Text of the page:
Adam Smith — Adam M. Smith is an international lawyer based in Washington, DC and a frequent commentator on human rights, and international justice and economics.  He has written numerous articles in the academic and popular press and two books: The Architecture of International Justice at Home and Abroad and After Genocide: Bringing the Devil to Justice. Until recently Adam was the Director for Multilateral Affairs at the National Security Council and he has held postings at the UN, the World Bank, and the OECD, as well as serving as a visiting scholar at institutions in Africa, Europe, and South Asia.  Adam obtained a B.A. in political science and economics from Brown, an M.Phil. in politics from Oxford, and a J.D. from Harvard where he was a Senior Editor of the Harvard International Law Journal.

 

Suzanne Katzenstein — Suzanne Katzenstein works at the intersection of domestic law, international law and international relations and is centrally interested in questions about the relationship between governments and private actors. Her current research examines the U.S. government’s relationship to banks, especially foreign banks, in the context of pursuing its national security goals. Prior to joining the Duke Law Faculty in 2011 as a visiting assistant professor, Katzenstein was a Mellon Graduate Fellow at the Institute for Social and Economic Research and Policy at Columbia University, where she will be receiving her PhD in political science in October, 2013 (she defended her dissertation in June 2013). Katzenstein received her BA from Wesleyan University in 1999, graduating phi beta kappa, after which she studied in India as a Fulbright Scholar. She received her JD in 2004 from Harvard Law School, where she served as co-editor-in-chief of the Harvard Human Rights Journal. She also co-headed the classroom observation component of a study on gender at Harvard Law School. She received the Chayes International Public Service Fellowship for East Timor in 2002.

Sep 222013
 
 September 22, 2013

Dublin400x3005There will be an information session for DukeEngage Dublin on Monday Oct. 21 at 6:30pm
Smith Warehouse, Bay 6, 1st floor, Classroom 177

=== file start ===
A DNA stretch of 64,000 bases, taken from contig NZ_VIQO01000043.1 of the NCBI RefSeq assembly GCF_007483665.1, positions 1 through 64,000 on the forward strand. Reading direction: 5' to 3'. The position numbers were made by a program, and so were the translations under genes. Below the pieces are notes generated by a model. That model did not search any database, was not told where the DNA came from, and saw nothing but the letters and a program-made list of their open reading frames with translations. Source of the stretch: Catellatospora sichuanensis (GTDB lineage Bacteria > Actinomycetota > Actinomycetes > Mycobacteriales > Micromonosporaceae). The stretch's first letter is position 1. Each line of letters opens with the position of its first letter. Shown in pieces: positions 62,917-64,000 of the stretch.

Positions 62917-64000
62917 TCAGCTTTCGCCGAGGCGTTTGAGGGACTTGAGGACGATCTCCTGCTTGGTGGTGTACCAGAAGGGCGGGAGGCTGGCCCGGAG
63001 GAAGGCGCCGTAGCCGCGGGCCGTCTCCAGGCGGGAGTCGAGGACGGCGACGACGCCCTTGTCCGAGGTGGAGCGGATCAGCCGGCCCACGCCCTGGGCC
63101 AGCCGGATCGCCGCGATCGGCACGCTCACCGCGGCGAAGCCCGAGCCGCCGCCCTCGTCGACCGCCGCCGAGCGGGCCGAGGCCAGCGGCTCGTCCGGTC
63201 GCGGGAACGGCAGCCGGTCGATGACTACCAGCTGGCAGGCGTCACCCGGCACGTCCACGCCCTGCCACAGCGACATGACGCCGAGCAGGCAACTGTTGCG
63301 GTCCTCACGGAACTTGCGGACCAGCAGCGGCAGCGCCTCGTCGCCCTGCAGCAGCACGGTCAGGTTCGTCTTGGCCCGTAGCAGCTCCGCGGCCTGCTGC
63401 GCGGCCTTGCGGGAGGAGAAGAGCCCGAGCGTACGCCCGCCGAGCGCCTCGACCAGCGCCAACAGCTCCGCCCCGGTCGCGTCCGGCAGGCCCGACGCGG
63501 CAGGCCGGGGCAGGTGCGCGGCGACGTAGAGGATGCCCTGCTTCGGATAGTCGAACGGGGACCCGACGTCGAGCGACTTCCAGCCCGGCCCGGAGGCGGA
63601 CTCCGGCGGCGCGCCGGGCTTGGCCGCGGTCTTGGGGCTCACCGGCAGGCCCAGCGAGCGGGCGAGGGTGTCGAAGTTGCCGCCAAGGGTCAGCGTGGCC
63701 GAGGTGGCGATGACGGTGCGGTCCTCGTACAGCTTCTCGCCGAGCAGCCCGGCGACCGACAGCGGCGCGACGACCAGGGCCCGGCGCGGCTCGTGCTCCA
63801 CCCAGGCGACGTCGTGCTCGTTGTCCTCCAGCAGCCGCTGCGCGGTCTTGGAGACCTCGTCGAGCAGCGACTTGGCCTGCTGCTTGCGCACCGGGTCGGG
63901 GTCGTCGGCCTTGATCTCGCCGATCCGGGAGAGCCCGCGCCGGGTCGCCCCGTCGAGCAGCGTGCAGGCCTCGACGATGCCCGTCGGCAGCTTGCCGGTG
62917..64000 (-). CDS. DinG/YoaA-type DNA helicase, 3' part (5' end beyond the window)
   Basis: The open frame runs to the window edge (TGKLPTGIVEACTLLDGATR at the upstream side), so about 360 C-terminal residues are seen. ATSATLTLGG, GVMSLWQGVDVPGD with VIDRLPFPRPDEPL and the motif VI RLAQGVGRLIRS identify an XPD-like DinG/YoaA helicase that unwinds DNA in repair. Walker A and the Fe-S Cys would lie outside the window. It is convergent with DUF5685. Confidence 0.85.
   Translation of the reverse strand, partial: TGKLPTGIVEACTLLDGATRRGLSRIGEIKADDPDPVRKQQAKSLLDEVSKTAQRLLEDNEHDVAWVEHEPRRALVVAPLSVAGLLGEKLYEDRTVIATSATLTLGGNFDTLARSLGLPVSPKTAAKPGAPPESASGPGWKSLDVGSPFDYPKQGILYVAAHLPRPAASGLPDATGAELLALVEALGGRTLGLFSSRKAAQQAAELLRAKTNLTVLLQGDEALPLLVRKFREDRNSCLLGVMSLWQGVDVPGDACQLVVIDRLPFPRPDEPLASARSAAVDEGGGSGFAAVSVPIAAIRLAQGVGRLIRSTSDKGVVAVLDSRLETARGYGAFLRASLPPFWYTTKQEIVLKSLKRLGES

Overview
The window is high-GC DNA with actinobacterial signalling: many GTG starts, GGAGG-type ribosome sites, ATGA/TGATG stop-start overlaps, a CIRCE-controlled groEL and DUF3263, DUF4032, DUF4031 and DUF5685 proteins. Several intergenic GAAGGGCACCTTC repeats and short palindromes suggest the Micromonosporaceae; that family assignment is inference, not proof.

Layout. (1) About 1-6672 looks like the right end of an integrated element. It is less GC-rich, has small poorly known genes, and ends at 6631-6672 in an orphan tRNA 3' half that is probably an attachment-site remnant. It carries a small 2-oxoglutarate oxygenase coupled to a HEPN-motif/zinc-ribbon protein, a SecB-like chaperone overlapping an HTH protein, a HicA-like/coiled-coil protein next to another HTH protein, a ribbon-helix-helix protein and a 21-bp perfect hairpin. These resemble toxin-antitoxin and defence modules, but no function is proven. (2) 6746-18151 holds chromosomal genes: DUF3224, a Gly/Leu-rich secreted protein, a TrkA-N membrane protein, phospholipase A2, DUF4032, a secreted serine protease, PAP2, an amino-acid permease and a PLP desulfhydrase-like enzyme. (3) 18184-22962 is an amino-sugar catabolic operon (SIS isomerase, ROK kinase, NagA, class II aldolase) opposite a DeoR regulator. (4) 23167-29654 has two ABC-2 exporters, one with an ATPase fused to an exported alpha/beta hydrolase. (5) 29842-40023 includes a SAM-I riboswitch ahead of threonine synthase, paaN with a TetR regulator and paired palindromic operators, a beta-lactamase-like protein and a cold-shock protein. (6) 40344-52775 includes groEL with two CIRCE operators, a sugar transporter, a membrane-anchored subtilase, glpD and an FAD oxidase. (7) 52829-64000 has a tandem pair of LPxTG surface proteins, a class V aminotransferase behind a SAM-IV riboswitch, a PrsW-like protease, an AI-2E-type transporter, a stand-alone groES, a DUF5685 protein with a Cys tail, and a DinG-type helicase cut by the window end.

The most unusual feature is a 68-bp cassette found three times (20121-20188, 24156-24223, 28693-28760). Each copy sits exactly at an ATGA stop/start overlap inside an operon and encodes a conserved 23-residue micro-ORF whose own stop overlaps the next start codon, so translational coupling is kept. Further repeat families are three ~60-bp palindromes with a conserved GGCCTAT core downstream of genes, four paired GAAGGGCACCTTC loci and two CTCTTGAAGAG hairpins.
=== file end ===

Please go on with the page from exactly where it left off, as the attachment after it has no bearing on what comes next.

During their two months in Dublin students will work in organizations either directed by migrants to Ireland, focused on the needs of refugee and migrant communities, or involved in developing innovative community based educational and cultural programs that bring migrants and native born Irish together in meaningful ways. DukeEngage students will be placed with one of more than seven different NGOs engaged in this work. The objective in each placement is not just to serve but to undertake something that could not have happened without the Duke students’ leadership and participation.

Applications for the DukeEngage Dublin program need to be submitted by noon on Tuesday, November 5 at noon.

Sep 202013
 
 September 20, 2013
Immerse-nowordsDukeImmerse: Uprooted/Rerouted
OPEN HOUSE
 
Think of DukeImmerse: Uprooted/Rerouted as Focus on steroids: a semester-long, research-based, student-faculty collaboration on a single-theme-forced migration-plus a weekly dinner meeting and a four-week mid-semester filed trip to work with Bhutanese, Iraqi, and Syrian refugees abroad.
Stop by the Kenan Institute for Ethics for an open house to meet former students and current faculty, and to learn more about the program and how to apply.
 
Wednesday, October 16
6:00-7:30 p.m.
101 West Duke Building
 
Sep 092013
 
 September 9, 2013
Jewish Tradition ThumbnailAs part of the lecture series The Jewish Tradition & Human Rights, Marc Brettler (Dora Golding Professor of Biblical Studies, Brandeis University) will be speaking on October 28 on “The Hebrew Bible and Human Rights.” This series is hosted by the Duke Center for Jewish Studies and co-sponsored by Religions and Public Life at KIE, Jewish Life at Duke, and the DHRC at the Franklin Humanities Institute.
Monday, October 28, 5:30 p.m.
Westbrook 0016